This one ties in naturally to our first tip. Reach out to the charter before you arrive on the local scene. They live there year-round and will know where not to eat, stay, shop, etc. Rely on them for just about everything you will need to know.
You are likely going to learn a thing or two in terms of technique from your guide and that is a part of the experience. I use a few tricks myself that I learned from a guide when I was a kid. Absorb this information and use it to make things go smoothly.
Get to know your guide. Learn their story and you will likely make a friend. You are going to spend some time in a boat with them possibly so might as well get cordial with them. I have heard some wonderful stories from folks who fish for a living and I am sure you will too.
4. Understand Seasons and Rates
Rates can vary and they almost always go up during peak seasons such as during the hatch in the spring. Some guides have little openings during this time, as we spoke about earlier, book ahead. One thing that I see often is folks booking off-season trips.
Here we have ice fishing guides in the winter and that is quite popular. Many outfitters here close shop in the off-season, but some stay open or shift their focus to the hunting season and the upcoming rut.
Often, you can book these off-season times for a much cheaper rate depending on the location and conditions. If you are looking to have a good fishing trip on a tighter budget, consider looking at trips throughout the entire year rather than just peak season.
5. Take the Time to Read Customer Reviews
This may be the most important aspect of choosing the outfitter or charter company for your trip. Thoroughly look at reviews and really take the time to dig deep. Most outfitters will have customer reviews on their website.
These reviews on their site are what I call “rave reviews”, meaning that they are all the nicest of the nice. Lok elsewhere online for the reviews that are not as nice. Do not be discouraged by a few bad reviews either, always remember that you cannot please everyone.
The best advice I can give you is to look for a highly recommended outfitter or charter company that has a few blemishes. Also look at the bad reviews, specifically because you will laugh at some of the silly things people complain about, like the weather for example.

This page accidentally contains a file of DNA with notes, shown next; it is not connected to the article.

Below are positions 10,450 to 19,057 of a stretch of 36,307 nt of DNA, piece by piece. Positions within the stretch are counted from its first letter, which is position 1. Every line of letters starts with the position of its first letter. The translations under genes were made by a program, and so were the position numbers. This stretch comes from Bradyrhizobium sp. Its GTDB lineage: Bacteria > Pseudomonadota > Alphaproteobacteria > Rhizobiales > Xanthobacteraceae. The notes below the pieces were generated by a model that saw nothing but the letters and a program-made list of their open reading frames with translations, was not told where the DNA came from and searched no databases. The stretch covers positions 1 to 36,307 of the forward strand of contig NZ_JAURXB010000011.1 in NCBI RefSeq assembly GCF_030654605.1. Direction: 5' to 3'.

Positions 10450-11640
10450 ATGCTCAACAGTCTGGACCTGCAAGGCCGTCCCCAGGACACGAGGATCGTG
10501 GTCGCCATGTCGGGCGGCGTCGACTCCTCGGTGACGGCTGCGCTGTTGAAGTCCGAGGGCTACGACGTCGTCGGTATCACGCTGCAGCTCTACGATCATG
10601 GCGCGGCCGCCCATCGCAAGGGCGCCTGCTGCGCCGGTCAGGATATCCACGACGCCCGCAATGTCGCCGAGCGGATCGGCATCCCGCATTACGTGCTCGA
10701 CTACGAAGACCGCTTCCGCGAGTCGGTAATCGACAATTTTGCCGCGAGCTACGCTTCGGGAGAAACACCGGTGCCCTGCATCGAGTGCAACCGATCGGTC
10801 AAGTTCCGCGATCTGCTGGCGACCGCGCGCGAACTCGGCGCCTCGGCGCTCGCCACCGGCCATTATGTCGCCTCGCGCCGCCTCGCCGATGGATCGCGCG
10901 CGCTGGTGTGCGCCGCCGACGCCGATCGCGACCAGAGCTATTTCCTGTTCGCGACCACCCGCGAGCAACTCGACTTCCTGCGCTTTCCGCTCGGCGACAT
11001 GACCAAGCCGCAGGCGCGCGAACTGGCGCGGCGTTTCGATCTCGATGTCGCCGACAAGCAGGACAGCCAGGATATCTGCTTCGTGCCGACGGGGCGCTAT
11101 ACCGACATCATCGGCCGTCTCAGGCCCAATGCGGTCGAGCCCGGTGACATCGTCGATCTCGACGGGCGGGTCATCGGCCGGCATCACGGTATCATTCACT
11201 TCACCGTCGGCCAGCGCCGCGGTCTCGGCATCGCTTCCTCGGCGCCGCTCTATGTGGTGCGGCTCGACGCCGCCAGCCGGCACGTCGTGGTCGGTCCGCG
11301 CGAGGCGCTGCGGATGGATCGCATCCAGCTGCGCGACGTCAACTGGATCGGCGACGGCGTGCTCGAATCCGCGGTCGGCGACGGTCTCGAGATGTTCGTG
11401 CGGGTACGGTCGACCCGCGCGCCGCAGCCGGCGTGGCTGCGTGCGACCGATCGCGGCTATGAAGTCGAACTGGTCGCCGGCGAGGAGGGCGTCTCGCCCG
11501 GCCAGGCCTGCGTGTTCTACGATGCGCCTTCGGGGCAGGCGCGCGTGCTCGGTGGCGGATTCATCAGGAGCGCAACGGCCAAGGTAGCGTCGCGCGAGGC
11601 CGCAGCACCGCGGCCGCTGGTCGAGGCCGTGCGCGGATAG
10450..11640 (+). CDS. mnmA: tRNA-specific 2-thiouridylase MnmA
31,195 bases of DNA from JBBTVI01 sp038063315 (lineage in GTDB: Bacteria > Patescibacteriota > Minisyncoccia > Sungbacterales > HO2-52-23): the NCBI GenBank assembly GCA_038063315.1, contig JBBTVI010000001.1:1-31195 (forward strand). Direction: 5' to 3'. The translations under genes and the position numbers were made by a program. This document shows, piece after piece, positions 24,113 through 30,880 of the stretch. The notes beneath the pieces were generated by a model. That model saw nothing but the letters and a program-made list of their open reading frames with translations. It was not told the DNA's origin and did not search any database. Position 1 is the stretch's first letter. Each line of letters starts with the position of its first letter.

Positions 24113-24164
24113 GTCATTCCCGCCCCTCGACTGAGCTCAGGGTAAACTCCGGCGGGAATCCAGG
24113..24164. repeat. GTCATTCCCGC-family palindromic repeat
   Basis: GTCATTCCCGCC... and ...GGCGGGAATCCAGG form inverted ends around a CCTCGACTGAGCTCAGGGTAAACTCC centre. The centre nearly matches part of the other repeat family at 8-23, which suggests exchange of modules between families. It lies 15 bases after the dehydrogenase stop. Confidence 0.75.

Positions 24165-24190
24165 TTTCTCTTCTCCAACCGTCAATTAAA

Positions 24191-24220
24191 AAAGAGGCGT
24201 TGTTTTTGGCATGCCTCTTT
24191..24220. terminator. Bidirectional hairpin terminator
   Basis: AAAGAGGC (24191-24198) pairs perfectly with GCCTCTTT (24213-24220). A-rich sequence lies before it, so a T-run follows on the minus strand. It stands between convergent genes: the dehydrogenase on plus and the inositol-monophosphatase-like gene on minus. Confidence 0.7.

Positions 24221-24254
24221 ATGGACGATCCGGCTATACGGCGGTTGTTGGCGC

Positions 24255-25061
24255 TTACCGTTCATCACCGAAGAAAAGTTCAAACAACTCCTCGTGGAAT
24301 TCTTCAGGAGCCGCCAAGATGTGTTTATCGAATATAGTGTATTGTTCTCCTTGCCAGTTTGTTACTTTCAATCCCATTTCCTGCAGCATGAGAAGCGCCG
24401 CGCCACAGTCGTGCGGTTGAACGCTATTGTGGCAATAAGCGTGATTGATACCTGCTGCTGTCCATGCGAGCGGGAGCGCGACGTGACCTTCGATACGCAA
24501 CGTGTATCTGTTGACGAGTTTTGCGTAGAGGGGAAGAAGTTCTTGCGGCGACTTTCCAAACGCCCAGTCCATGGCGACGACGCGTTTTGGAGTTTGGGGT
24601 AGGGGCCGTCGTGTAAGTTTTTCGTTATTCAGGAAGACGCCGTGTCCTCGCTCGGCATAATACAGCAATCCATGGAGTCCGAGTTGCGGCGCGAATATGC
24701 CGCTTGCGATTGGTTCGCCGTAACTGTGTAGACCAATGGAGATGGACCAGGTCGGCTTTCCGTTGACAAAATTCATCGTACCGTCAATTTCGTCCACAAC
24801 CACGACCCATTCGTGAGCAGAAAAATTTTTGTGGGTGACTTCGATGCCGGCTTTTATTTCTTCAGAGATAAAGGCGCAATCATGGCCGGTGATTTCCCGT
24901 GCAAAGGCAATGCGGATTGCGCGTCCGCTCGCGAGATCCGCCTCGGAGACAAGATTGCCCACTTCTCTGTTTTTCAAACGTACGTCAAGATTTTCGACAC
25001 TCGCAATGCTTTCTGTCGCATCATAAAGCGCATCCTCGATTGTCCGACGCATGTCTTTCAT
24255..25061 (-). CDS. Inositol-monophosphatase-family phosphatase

6. Make Sure the Charter or Outfitter Is a Fit for You
Outfitters and charter companies will almost always display packages on their site or at least a general idea of what they offer specifically. Read this information very thoroughly and always call and talk to them. If it’s a deep-sea tuna safari you’re looking to do, for instance, hire a charter that specializes in it.
Make sure that they are going to satisfy your needs. Often, customers arrive, do the whole trip, and leave disappointed because it was not how they imagined it in their head. I would argue that this can be avoided with due diligence and research.
If an outfitter cannot offer what you are looking for, ask them who they would recommend in the area. They will usually have a shortlist of outfitters in the area that can be more specific to your needs. Most outfitters are happy to get your needs met, even if it means referring you elsewhere. Just make sure you inquire with them to get the info.
Making Lasting Connections and Memories
Hiring someone to take you somewhere exclusive is a great way to have a wonderful trip and make sure you make memories that last. Consider the details we have spoken about above when choosing and you can be sure to have a good time.
Booking charters and outfitters is a great way to help local businesses where you visit. Because of the local vibe of your outfitter, you are sure to have a personalized experience that you will not forget. Many people who take a guided trip come back to the same company again and again.
Enjoy a trip where most of the technical choices and difficulties are taken care of and simply focus on the joy of the journey. Outfitters usually make more than money doing what they do. They are very often passionate about what they do, and they enjoy their job when you enjoy your trip.
Be sure to relax, enjoy yourself and not over worry things. Guided fishing is supposed to be a fishing vacation with some of the work taken out so remember to simply enjoy the moment.
On a guided fishing trip there is so much more to take in than just catching fish, and if you allow it to be, it will be a trip that lasts a lifetime.